Ouchies and Major Surgery

This is for Lauren’s Throwback Thursday, which this week is about “ouchies, owies, and boo boos,” in other words, memories about getting sick or hurt growing up. Thanks to Astrid, whose post led me to this prompt, and whose blog is really interesting, too! 🙂 I am also linking to Brian’s prompt because I think this title is sufficiently attention-getting (especially considering that I’m not good at making up titles).


For minor cuts and scrapes, my mom would kiss them to help them feel “all better.” She would also check for a fever by kissing our foreheads (I have 2 brothers, so that’s why I am using the word “our”). Nowadays. my mom has chronic knee pain, so sometimes I offer to kiss it in order to help it feel better. 🙂 If only it actually helped…

When I was a child, I wasn’t particularly sickly but had several surgeries in order to fix a lazy eye (2 surgeries at around 2 and 7 years old) and to fix my feet (one when I was 16 and others when I was younger than that). Unfortunately, the one at 16 did nothing except give me an awesome scar, i.e., “battle wound.”

My favorite story about a childhood injury is: When I was 2 or 3 years old, there was a full-length mirror at the top of my family’s second-floor staircase. I tripped and broke my arm on that mirror — and I didn’t even cry until the next day! My mom also likes to tell that story, and she once told me, “You’ll be good at having babies.” Hahaha! Thanks, Mom!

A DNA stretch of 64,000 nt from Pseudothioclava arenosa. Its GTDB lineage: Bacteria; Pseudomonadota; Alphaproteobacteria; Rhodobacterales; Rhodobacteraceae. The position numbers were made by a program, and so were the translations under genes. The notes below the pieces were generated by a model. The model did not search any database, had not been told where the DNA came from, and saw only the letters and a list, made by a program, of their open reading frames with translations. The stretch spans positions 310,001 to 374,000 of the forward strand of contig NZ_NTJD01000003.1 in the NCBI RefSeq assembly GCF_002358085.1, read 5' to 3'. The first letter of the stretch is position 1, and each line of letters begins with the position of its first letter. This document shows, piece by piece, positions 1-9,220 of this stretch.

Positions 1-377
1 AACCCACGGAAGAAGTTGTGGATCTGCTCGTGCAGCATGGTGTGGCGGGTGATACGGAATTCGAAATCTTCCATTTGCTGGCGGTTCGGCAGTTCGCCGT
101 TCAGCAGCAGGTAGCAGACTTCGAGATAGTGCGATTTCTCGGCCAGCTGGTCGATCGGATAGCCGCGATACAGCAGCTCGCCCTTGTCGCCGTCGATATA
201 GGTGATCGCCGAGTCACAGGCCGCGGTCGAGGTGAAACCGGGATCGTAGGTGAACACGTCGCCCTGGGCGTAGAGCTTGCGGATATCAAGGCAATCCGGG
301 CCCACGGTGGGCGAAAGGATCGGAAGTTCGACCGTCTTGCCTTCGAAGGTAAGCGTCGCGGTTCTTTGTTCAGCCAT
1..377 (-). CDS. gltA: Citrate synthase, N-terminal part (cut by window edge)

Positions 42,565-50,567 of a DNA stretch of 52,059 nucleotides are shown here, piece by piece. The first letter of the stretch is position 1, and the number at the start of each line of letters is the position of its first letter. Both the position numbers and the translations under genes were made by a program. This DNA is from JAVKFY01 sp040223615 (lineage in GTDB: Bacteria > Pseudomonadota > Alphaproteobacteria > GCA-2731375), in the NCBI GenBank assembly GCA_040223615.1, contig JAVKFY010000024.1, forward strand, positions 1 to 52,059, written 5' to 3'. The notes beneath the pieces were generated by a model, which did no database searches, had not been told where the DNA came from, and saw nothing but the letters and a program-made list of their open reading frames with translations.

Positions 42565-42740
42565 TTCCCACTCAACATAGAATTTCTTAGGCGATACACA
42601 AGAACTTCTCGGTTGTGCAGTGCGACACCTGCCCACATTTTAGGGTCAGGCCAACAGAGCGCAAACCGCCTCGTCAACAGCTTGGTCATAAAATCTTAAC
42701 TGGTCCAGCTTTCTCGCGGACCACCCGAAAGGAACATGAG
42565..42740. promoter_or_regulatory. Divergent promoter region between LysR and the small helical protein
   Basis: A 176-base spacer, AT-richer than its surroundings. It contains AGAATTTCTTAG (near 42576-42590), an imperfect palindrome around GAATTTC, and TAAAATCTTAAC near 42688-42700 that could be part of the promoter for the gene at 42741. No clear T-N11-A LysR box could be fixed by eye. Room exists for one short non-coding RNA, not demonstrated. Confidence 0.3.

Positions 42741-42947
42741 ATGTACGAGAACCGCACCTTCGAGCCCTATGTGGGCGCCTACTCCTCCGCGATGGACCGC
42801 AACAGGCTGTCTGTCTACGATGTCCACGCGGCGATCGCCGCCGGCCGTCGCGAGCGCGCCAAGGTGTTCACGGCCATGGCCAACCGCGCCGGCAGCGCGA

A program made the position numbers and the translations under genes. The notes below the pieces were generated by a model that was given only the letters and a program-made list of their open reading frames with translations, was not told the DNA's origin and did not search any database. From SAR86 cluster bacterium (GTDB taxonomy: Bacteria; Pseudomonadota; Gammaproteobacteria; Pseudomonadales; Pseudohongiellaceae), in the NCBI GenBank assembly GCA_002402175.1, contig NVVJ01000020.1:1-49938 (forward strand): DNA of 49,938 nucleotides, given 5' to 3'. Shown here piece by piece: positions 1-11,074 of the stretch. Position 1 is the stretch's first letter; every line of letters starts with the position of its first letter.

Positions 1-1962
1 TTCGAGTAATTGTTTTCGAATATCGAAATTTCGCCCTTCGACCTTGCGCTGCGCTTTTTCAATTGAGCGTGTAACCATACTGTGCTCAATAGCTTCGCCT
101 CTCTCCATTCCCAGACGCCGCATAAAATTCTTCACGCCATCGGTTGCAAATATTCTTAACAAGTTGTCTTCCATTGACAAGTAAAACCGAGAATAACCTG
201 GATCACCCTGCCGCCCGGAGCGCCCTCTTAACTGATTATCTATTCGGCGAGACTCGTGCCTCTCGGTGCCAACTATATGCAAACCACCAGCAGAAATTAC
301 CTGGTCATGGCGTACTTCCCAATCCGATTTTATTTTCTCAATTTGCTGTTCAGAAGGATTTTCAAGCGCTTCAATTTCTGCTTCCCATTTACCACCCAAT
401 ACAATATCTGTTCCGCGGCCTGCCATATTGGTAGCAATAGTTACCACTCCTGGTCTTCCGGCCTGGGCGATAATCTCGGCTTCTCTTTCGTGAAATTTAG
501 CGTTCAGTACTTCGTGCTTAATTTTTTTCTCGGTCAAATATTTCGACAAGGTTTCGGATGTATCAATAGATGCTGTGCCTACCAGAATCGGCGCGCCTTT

kissing the wounds
crying, accepting
compassion

adult elephant standing above baby elephant on pasture
Photo by Rachel Claire on Pexels.com

I like these elephants. 🙂

3 thoughts on “Ouchies and Major Surgery

  1. Thank you for joining in. I remember seeing other mom’s doing the kissing and making it all better routine. I added it to my parenting toolbox. Wouldn’t it be wonderful if you could make it all better for your mom? I can’t imagine being so young and not crying until the next day. I certainly understand why your dad made the statement he did. (By the way, I adore elephants too.)

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  2. Billy Collins says he treats titles like the front door to his poems that welcomes the reader to what’s coming. Or you can be like Dickinson, do away with titles, and just let the first line do the welcoming. Either way, your title definitely delivered, and I enjoyed how you were able to relate such a full story with such brevity.

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